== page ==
Featured Research

from universities, journals, and other organizations

New oncogene identified for breast cancer

Date:
August 13, 2012
Source:
Case Western Reserve University
Summary:
Scientists have developed a novel method to identify genes that, when overexpressed, make normal cells behave like cancer cells. Using this method, scientists have identified a new oncogene, which is a gene that contributes to the development of cancer, named FAM83B.

A team of researchers at Case Western Reserve University School of Medicine, led by Dr. Mark W. Jackson, have developed a novel method to identify genes that, when overexpressed, make normal cells behave like cancer cells. Using this method, the Jackson laboratory has identified a new oncogene, which is a gene that contributes to the development of cancer, named FAM83B.

"We made our discovery in a model of breast cancer," said Mark W. Jackson, Ph.D., Assistant Professor, Department of Pathology, Case Western Reserve University School of Medicine, Case Comprehensive Cancer Center. "Using an unbiased screening approach, we let the biology of cancer formation tell us what genes are important and FAM83B was one of the genes that came out of our screen. When FAM83B was overproduced in normal breast cells, it transformed the normal cells, causing them to behave like breast cancer," stated Jackson.

There are relatively few oncogenes that are critical to breast cancer growth, and only one other breast cancer oncogene has been identified in the last 6 years. Breast cancers are classified clinically into subgroups based on the presence of specific proteins, including estrogen receptor (ER), progesterone receptor (PR), and HER2.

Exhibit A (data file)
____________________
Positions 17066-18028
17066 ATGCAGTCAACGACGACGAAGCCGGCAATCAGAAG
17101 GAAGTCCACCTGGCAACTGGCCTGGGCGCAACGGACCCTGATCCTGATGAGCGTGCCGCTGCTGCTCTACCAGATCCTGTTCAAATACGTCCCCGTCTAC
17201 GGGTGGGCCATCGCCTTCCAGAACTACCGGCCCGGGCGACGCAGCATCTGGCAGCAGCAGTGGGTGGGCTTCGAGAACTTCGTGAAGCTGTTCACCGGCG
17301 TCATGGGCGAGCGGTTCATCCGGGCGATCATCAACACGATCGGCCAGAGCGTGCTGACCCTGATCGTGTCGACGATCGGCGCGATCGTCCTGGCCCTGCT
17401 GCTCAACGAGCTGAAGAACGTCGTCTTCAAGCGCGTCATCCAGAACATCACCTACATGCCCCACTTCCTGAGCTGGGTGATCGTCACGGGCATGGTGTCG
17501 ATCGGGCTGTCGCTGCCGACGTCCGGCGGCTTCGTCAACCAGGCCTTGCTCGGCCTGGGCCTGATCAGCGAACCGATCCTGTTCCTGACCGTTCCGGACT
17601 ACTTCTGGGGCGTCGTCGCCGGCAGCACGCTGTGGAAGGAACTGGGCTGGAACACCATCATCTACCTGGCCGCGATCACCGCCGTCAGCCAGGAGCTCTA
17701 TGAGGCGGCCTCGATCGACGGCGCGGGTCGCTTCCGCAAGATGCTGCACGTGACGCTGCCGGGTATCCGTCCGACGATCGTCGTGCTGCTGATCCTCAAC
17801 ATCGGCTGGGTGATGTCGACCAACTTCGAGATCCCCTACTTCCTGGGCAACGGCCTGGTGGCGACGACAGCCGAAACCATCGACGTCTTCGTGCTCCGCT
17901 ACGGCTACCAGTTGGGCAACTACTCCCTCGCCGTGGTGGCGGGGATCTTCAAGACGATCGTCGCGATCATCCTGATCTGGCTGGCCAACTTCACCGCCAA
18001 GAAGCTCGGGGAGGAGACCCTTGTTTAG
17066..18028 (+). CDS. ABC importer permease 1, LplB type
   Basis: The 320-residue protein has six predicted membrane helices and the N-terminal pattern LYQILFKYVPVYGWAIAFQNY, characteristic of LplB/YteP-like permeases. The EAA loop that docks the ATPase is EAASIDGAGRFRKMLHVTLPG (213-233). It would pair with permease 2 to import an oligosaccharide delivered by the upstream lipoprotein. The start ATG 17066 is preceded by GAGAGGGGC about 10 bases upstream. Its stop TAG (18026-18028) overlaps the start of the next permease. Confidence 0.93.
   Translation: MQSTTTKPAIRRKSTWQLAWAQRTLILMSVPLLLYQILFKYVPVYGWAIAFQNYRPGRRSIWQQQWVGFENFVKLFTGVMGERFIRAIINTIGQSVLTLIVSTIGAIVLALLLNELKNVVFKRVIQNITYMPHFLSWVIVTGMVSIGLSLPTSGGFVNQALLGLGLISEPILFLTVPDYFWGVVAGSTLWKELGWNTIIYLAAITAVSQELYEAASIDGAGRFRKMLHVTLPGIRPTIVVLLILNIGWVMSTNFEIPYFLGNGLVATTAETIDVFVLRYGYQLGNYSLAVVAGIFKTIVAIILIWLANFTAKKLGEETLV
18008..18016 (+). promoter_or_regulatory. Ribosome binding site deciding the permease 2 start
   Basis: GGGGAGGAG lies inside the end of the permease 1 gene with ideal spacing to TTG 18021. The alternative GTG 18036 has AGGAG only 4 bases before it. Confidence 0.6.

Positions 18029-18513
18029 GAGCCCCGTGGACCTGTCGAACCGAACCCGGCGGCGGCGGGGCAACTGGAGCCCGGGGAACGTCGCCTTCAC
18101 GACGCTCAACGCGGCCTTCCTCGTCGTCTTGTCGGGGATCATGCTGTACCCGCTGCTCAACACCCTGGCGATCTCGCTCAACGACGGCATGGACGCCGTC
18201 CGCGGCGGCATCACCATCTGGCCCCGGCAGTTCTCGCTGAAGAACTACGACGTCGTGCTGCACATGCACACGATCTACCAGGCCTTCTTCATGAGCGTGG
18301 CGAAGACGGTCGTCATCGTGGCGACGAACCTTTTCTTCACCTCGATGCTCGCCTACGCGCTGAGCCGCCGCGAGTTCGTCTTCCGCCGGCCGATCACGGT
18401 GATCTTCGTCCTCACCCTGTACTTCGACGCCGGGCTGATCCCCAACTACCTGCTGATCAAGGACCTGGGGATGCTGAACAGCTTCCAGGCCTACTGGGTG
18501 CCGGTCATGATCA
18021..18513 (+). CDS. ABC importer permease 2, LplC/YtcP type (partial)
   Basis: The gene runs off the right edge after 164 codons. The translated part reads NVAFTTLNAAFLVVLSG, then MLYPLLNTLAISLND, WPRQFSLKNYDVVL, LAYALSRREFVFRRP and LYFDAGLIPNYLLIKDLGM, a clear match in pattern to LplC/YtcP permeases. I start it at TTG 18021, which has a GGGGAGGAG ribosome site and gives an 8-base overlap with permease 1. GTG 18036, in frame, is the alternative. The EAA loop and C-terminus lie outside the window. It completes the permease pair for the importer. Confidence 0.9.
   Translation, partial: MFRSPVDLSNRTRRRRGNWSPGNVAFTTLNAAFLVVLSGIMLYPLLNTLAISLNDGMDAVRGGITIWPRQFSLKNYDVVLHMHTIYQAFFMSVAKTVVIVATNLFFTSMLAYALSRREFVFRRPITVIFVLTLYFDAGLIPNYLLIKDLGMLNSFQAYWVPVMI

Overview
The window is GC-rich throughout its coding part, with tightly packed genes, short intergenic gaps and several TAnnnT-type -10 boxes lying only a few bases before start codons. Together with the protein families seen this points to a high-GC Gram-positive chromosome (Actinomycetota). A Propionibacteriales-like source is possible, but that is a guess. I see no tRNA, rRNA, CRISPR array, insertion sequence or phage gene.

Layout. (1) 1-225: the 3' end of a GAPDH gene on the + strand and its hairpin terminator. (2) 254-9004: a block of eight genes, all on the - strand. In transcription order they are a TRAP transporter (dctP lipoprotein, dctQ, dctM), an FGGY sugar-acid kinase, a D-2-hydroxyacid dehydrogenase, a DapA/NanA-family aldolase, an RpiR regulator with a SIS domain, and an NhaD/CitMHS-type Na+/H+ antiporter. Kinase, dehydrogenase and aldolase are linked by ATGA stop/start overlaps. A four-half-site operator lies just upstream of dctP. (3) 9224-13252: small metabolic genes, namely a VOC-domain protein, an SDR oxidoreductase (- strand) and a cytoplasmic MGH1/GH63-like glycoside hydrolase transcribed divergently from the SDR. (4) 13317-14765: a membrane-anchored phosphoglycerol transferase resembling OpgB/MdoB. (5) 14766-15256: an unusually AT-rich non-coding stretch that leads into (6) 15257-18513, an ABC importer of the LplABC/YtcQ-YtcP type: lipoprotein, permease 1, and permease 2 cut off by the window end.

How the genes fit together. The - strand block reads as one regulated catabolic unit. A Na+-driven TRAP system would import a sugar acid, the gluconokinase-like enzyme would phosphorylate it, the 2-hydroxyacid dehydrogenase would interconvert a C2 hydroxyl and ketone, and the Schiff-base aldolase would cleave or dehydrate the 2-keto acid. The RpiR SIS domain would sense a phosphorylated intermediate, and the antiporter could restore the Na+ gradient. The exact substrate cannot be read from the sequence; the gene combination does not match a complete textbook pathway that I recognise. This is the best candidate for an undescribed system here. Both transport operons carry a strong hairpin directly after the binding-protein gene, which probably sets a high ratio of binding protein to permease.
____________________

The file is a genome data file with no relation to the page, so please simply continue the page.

"Analysis of breast cancer revealed that elevated FAM83B expression is associated with the more aggressive, triple negative subgroup which lacks ER, PR and HER2," said Jackson. "In short, patients with triple-negative breast cancer would benefit most from the development of new therapeutics."

Novel oncogenes provide opportunities for drug development that may expand the number of therapies available for eradicating cancer and extending the life of patients. "Our discovery provides the foundation for developing new therapies that can inhibit FAM83B in these aggressive cancers, which have traditionally been difficult to treat." We are currently trying to identify drugs that that can inhibit the function of FAM83B." stated Jackson.

This study will appear in The Journal of Clinical Investigation and will be co-published with a discovery from the laboratory of Dr. Mina Bissell at Lawrence Berkley National Laboratories. Dr. Bissell's laboratory discovered an oncogene called FAM83A. Both FAM83A and FAM83B belong to an eight member family of genes that both laboratories propose may drive tumor formation and therapeutic resistance.


Story Source:

The above story is based on materials provided by Case Western Reserve University. Note: Materials may be edited for content and length.


Journal Reference:

  1. Rocky Cipriano, James Graham, Kristy L.S. Miskimen, Benjamin L. Bryson, Ronald C. Bruntz, Sarah A. Scott, H. Alex Brown, George R. Stark, Mark W. Jackson. FAM83B mediates EGFR- and RAS-driven oncogenic transformation. Journal of Clinical Investigation, 2012; DOI: 10.1172/JCI60517